The cost of Ethiopia's booming economy

A dam built with Chinese money stopped the Omo River from flooding, altering the lives of more than half a million people.
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Climate

Red tide is devastating Florida's sea life. Are humans to blame?

"Anything that can leave has, and anything that couldn't leave has died."
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Originals

Household name/Weekend Reader for Sunday, April 8

I'm guessing the typical American news consumer has heard her name a couple of hundred times in the past eight weeks. I'd also surmise that the typical American news consumer hasn't the slightest idea who Marjory Stoneman Douglas is.

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From our Newsroom

The dangerous fringe theory behind the push toward herd immunity: Derrick Z. Jackson

Resumption of normal life in the United States under a herd immunity approach would result in an enormous death toll by all estimates.

My urban nature gem

Thanks to the Clean Water Act and one relentless activist, Georgia's South River may finally stop stinking.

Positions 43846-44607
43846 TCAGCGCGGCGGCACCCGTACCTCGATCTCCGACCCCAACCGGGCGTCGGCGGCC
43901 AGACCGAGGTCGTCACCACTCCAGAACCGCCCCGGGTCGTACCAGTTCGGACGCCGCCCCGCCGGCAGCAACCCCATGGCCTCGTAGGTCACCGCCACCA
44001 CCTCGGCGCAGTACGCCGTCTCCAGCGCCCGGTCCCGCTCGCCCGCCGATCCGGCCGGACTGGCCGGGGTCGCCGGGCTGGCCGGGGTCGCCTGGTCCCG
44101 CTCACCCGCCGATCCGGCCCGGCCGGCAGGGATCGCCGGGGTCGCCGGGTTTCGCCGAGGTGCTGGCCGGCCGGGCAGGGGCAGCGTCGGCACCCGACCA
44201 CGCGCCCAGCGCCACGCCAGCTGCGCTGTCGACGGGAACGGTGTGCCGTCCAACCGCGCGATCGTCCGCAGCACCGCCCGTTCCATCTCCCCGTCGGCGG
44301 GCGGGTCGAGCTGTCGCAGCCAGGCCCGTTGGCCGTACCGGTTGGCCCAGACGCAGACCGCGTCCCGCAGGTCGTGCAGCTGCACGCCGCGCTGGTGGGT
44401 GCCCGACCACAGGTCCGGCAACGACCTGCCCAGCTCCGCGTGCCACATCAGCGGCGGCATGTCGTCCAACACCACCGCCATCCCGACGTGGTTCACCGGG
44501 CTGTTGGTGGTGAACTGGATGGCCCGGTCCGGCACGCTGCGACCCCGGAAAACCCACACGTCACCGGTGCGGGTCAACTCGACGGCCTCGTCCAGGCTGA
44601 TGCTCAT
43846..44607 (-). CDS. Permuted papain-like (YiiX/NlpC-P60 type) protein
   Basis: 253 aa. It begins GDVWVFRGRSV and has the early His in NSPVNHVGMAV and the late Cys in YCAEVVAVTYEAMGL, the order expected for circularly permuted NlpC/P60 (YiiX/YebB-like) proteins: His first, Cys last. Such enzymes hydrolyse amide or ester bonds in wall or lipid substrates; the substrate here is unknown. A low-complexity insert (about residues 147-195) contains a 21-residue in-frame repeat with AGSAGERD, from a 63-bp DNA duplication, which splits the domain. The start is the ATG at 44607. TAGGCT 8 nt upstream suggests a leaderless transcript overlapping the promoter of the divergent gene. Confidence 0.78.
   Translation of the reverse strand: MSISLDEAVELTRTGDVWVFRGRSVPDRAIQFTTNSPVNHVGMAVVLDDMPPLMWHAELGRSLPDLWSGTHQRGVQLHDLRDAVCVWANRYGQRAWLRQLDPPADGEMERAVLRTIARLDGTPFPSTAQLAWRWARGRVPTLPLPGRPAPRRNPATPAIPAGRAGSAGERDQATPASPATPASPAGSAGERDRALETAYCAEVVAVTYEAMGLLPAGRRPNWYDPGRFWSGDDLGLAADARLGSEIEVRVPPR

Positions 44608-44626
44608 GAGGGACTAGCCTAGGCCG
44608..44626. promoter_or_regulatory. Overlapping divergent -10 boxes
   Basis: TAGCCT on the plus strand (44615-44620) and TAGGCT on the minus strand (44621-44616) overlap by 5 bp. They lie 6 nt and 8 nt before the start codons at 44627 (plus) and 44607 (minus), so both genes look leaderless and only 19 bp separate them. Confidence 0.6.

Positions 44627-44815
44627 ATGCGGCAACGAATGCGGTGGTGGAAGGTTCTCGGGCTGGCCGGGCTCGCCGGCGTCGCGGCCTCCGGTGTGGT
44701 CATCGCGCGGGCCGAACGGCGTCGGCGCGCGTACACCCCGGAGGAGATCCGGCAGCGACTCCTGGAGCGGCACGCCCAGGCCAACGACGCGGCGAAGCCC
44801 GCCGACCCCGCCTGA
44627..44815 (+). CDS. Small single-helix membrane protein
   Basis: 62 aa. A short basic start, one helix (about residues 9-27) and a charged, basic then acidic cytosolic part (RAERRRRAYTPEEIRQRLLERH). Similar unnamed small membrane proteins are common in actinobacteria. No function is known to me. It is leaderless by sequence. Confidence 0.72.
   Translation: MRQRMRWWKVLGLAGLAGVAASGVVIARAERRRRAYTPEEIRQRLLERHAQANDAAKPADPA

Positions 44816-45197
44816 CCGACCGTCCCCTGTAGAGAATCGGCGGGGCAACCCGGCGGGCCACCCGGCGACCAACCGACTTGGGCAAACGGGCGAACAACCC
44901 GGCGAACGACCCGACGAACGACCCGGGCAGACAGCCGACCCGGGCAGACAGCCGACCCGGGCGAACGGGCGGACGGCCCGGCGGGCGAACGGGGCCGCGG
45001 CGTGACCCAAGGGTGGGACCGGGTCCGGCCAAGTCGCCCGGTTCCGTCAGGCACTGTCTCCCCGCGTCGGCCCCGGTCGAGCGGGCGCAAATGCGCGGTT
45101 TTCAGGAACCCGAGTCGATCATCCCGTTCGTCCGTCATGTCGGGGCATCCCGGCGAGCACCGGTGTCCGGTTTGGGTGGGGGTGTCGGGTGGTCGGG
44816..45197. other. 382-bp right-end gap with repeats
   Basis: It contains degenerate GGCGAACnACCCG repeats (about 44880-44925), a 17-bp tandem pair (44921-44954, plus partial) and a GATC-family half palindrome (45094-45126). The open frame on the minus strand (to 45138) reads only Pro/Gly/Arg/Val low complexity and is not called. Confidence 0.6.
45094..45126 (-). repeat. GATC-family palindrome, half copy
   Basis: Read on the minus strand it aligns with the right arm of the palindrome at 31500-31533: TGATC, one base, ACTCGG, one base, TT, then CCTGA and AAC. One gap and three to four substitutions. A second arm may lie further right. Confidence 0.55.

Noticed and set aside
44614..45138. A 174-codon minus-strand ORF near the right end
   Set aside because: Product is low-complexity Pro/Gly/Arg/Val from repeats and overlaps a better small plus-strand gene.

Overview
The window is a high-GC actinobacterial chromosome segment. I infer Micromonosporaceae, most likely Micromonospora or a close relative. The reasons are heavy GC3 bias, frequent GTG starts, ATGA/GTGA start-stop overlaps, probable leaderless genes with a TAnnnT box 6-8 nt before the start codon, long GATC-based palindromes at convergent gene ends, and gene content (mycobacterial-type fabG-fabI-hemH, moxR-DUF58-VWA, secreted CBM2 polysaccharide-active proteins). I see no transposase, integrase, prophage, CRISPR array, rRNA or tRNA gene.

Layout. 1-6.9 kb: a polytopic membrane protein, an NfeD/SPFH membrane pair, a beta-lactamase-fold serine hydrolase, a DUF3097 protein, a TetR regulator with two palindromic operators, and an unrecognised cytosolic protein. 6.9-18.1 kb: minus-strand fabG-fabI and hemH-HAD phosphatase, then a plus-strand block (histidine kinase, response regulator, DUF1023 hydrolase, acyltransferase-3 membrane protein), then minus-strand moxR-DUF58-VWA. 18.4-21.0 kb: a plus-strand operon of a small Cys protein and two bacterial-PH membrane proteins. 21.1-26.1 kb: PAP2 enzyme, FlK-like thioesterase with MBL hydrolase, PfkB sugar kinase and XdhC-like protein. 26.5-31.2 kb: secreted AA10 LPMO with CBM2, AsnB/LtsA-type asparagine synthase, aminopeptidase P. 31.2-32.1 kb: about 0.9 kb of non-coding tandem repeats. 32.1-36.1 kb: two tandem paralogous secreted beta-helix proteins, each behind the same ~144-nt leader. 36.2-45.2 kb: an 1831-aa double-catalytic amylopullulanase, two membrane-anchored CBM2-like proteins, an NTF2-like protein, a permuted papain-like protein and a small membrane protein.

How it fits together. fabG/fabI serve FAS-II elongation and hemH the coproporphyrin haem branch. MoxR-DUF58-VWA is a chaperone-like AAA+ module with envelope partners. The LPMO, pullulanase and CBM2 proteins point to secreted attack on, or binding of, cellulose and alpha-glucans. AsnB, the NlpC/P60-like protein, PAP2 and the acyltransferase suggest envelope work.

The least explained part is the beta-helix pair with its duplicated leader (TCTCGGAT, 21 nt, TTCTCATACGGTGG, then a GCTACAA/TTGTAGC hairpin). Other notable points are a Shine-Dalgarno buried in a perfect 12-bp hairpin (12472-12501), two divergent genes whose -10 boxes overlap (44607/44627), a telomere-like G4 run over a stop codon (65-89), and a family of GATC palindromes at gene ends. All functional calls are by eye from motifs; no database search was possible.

Dust from your old furniture likely contains harmful chemicals—but there’s a solution

Researchers find people's exposure to PFAS and certain flame retardants could be significantly reduced by opting for healthier building materials and furniture.

Hormone-mimicking chemicals harm fish now—and their unexposed offspring later

Fish exposed to harmful contaminants can pass on health issues such as reproductive problems to future generations that had no direct exposure.

How Europe’s wood pellet appetite worsens environmental racism in the US South

An expanding wood pellet market in the Southeast has fallen short of climate and job goals—instead bringing air pollution, noise and reduced biodiversity in majority Black communities.

America re-discovers anti-science in its midst

Fauci, Birx, Redfield & Co. are in the middle of a political food fight. They could learn a lot from environmental scientists.

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